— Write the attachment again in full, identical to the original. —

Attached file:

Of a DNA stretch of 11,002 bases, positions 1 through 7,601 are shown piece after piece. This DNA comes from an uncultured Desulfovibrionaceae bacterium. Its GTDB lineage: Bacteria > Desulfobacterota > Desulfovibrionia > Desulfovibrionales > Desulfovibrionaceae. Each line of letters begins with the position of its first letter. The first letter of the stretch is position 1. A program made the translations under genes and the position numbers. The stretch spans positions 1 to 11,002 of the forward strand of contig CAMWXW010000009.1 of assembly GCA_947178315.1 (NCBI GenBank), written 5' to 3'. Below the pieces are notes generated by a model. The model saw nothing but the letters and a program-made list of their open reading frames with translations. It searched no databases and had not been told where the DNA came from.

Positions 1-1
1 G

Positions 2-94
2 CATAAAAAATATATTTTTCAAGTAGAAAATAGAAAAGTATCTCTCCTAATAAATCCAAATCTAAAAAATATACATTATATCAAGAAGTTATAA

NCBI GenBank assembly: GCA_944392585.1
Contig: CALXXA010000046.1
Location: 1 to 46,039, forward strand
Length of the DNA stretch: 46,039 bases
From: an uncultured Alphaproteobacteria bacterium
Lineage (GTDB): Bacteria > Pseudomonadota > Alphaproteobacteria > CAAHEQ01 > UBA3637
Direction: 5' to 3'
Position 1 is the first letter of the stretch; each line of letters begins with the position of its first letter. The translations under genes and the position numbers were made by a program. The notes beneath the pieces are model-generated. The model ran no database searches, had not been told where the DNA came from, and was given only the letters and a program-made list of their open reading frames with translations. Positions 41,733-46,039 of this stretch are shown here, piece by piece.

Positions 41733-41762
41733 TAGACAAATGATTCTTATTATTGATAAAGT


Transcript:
Of a DNA stretch of 11,002 bases, positions 1 through 7,601 are shown piece after piece. This DNA comes from an uncultured Desulfovibrionaceae bacterium. Its GTDB lineage: Bacteria > Desulfobacterota > Desulfovibrionia > Desulfovibrionales > Desulfovibrionaceae. Each line of letters begins with the position of its first letter. The first letter of the stretch is position 1. A program made the translations under genes and the position numbers. The stretch spans positions 1 to 11,002 of the forward strand of contig CAMWXW010000009.1 of assembly GCA_947178315.1 (NCBI GenBank), written 5' to 3'. Below the pieces are notes generated by a model. The model saw nothing but the letters and a program-made list of their open reading frames with translations. It searched no databases and had not been told where the DNA came from.

Positions 1-1
1 G

Positions 2-94
2 CATAAAAAATATATTTTTCAAGTAGAAAATAGAAAAGTATCTCTCCTAATAAATCCAAATCTAAAAAATATACATTATATCAAGAAGTTATAA

NCBI GenBank assembly: GCA_944392585.1
Contig: CALXXA010000046.1
Location: 1 to 46,039, forward strand
Length of the DNA stretch: 46,039 bases
From: an uncultured Alphaproteobacteria bacterium
Lineage (GTDB): Bacteria > Pseudomonadota > Alphaproteobacteria > CAAHEQ01 > UBA3637
Direction: 5' to 3'
Position 1 is the first letter of the stretch; each line of letters begins with the position of its first letter. The translations under genes and the position numbers were made by a program. The notes beneath the pieces are model-generated. The model ran no database searches, had not been told where the DNA came from, and was given only the letters and a program-made list of their open reading frames with translations. Positions 41,733-46,039 of this stretch are shown here, piece by piece.

Positions 41733-41762
41733 TAGACAAATGATTCTTATTATTGATAAAGT